Summary and book reviews of I Married You for Happiness by Lily Tuck

I Married You for Happiness

By Lily Tuck

I Married You for Happiness
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  • Hardcover: Sep 2011,
    208 pages.
    Paperback: Sep 2012,
    224 pages.

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Book Reviewed by:
Norah Piehl

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Book Summary

Throughout Lily Tuck's career, she's been praised by critics for her crisp, lean language and sensuous explorations of exotic locales and complex psychologies. From Siam to Paraguay and beyond, Tuck inspires readers to travel into unfamiliar realms, and her newest novel is no exception. Slender, potent, and utterly engaging, I Married You For Happiness combines marriage, mathematics, and the probability of an afterlife to create Tuck's most affecting and riveting book yet.

"His hand is growing cold, still she holds it" is how this novel that tells the story of a marriage begins. The tale unfolds over a single night as Nina sits at the bedside of her husband, Philip, whose sudden and unexpected death is the reason for her lonely vigil. Still too shocked to grieve, she lets herself remember the defining moments of their long union, beginning with their meeting in Paris. She is an artist, he a highly accomplished mathematician - a collision of two different worlds that merged to form an intricate and passionate love. As we move through select memories - real and imagined - Tuck reveals the most private intimacies, dark secrets, and overwhelming joys that defined Nina and Philip's life together.

We never keep to the present. We recall the past; we anticipate the future as if we found it too slow in coming and were trying to hurry it up, or we recall the past as if to stay its too rapid flight. We are so unwise that we wander about in times that do not belong to us, and do not think of the only one that does; so vain that we dream of times that are not and blindly flee the only one that is. The fact is that the present usually hurts.
- Blaise Pascal, Pensées (#47)

There is nothing more terrorising than the possibility that nothing is hidden. There's nothing more scandalous than a happy marriage.
- Adam Phillips, Monogamy

His hand is growing cold; still she holds it. Sitting at his bedside, she does not cry. From time to time, she lays her cheek against his, taking slight comfort in the rough bristle of unshaved hair, and she speaks to him a little.

I love you, she tells him.

I always will.

Je t'aime, she says.

Rain is predicted for ...

Please be aware that this discussion guide may contain spoilers!

  1. In the opening pages, we meet a widow who is stunned to lose the husband she was devoted to and depended on. What happens in the narrative to modify this first impression? Also, discuss how Nina grieves: "With her free hand, she touches her face to make sure" (p. 4); "Again she thinks about those dark-skinned, Mediterranean women, women in veils, women with long messy hair, and she wishes she could beat her breast and wail" (p. 6).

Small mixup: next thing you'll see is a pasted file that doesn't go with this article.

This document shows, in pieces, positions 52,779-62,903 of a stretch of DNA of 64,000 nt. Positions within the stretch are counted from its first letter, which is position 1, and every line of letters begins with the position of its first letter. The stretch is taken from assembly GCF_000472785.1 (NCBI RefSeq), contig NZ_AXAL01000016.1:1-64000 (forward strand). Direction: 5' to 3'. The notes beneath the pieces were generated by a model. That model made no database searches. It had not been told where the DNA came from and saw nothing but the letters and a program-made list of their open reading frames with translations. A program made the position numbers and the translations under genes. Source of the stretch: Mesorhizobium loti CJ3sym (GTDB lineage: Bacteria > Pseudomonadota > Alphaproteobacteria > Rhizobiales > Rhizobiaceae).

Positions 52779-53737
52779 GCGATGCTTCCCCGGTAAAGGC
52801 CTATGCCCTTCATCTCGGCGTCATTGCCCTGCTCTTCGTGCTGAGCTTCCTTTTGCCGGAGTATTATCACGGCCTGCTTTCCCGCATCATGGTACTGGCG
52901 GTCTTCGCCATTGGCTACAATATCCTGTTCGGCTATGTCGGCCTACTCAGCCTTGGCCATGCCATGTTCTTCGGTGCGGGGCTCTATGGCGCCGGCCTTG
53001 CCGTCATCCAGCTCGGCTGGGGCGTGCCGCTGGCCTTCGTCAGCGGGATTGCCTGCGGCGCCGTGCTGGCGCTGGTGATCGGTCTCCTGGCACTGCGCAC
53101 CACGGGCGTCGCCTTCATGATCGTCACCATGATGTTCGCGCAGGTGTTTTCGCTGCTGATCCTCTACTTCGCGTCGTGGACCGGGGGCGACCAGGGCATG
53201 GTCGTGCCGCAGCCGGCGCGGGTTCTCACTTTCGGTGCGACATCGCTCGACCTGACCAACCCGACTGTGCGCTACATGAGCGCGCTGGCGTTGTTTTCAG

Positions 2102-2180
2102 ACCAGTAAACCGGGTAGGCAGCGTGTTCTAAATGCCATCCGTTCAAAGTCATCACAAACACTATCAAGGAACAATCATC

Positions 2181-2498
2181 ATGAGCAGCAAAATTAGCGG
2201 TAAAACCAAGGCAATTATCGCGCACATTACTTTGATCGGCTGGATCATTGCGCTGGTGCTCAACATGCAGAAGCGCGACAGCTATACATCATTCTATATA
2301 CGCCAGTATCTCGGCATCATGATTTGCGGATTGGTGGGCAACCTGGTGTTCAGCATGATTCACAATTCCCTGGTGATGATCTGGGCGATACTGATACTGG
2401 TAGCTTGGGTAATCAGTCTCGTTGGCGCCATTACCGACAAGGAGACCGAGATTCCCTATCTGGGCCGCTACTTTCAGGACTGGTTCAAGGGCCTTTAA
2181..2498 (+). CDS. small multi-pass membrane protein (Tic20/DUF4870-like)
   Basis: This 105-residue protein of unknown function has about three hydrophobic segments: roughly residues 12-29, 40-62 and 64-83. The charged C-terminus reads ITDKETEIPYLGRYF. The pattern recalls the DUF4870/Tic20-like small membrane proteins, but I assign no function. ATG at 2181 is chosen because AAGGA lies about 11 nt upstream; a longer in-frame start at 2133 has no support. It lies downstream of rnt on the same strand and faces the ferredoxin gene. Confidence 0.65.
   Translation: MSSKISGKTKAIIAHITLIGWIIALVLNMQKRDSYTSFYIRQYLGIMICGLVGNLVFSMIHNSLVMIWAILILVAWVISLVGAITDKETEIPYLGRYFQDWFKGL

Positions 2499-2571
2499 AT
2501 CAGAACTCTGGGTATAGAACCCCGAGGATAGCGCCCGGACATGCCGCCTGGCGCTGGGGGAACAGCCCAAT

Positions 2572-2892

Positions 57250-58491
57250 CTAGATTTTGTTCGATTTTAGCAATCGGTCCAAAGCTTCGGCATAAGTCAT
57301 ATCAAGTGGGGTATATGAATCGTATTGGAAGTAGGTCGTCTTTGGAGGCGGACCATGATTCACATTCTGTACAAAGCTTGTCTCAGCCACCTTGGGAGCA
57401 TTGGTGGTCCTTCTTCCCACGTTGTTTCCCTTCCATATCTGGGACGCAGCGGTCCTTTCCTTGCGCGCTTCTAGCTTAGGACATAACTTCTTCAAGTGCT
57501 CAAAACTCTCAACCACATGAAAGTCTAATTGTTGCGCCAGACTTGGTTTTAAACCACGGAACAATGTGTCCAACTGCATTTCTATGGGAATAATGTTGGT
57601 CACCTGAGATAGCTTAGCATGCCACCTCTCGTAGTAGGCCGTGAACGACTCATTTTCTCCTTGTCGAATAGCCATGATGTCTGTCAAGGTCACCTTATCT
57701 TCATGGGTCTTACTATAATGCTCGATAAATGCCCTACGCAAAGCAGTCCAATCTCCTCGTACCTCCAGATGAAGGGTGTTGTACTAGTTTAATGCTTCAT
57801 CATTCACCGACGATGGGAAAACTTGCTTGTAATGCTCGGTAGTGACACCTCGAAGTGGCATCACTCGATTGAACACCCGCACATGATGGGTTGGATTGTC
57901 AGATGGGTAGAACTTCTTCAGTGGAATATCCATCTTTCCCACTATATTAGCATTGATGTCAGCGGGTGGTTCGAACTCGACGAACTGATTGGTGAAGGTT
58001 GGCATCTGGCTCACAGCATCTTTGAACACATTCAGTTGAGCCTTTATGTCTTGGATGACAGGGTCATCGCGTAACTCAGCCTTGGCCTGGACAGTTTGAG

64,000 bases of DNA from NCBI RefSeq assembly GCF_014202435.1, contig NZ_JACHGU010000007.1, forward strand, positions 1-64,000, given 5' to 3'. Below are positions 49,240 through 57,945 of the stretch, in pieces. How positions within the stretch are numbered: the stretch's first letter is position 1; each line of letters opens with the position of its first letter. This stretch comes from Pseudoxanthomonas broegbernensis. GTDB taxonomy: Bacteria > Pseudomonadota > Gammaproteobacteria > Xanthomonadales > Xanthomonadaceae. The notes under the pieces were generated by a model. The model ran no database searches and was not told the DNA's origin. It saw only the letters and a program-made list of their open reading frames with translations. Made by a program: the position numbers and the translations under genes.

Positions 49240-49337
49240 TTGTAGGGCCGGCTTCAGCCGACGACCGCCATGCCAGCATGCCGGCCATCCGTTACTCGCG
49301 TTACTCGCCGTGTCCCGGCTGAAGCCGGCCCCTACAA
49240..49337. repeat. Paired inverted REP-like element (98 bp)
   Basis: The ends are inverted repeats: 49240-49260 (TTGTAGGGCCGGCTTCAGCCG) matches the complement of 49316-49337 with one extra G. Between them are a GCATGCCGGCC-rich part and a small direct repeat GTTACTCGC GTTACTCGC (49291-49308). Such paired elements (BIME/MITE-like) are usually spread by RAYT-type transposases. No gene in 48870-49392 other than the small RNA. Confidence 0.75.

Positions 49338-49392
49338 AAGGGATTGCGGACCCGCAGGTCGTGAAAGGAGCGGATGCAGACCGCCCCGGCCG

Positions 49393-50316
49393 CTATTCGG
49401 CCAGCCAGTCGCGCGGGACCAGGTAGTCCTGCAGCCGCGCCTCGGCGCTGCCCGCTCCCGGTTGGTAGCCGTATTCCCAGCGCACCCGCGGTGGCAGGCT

2. Does Nina seem like a person bent on truth? Does she reproach herself for being deceptive? When? For what? Is she ever dishonest with herself?


  3. How do Philip the mathematician and Nina the artist respond to each other's fields? With respect? Curiosity? Talk about particular times when their worlds ...

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Reviews

BookBrowse

Even though Tuck profiles a marriage at its most vulnerable and tragic moments, she also vividly portrays the pleasures and strengths of a marriage partnership. And the ending, although ambiguous and certainly surprising, is the perfect distillation of the novel's themes and preoccupations. Tuck writes both clearly and concisely about mathematics; her explications of complicated problems such as the Schrödinger's cat paradox dovetail nicely with the rest of the narrative, echoing, but never upstaging, the novel's other themes.   (Reviewed by Norah Piehl).

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Media Reviews
Bookpage

The writing is lyrical and striking, vividly capturing the nature of memory and the way in which love, though never simple, is contained and proven in the small, indelible moments of our lives.

The Boston Globe

Beautiful... Tuck produces spare prose that doesn't sacrifice tension or emotion in its economy.... An artfully crafted still life of one couple's marriage.

Library Journal

A full and satisfying portrayal of a marriage... Great fodder for readers who enjoy pondering life's larger questions.

Kirkus Reviews

Does the couple's mutual happiness provide a Hegelian synthesis? Not quite, though Tuck's crisp writing is a joy.

Publishers Weekly

Starred Review. A breathlessly mannered, affecting new work... Small, vital snapshots make up two lives closely shared, and beautifully portrayed in this triumph of a novel.

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Schrödinger's Cat

One classic thought experiment (i.e. an experiment that is purely theoretical but could never be actually carried out) that plays a pivotal role in I Married You for Happiness is the famous case of Schrödinger's cat. "Something else about a cat," Nina recalls. "Something she can never quite grasp. Tell me again, she whispers to Philip. This time, I promise, I'll try to understand."

In everyday life, at the macroscopic level, we can explain the physics of how things move; if you hit a billiard ball with a pool cue with a certain force, you can calculate where it will end up. But when dealing with near-invisible particles at a very small scale, it's a completely different ballgame. It has been discovered that determining where and ...

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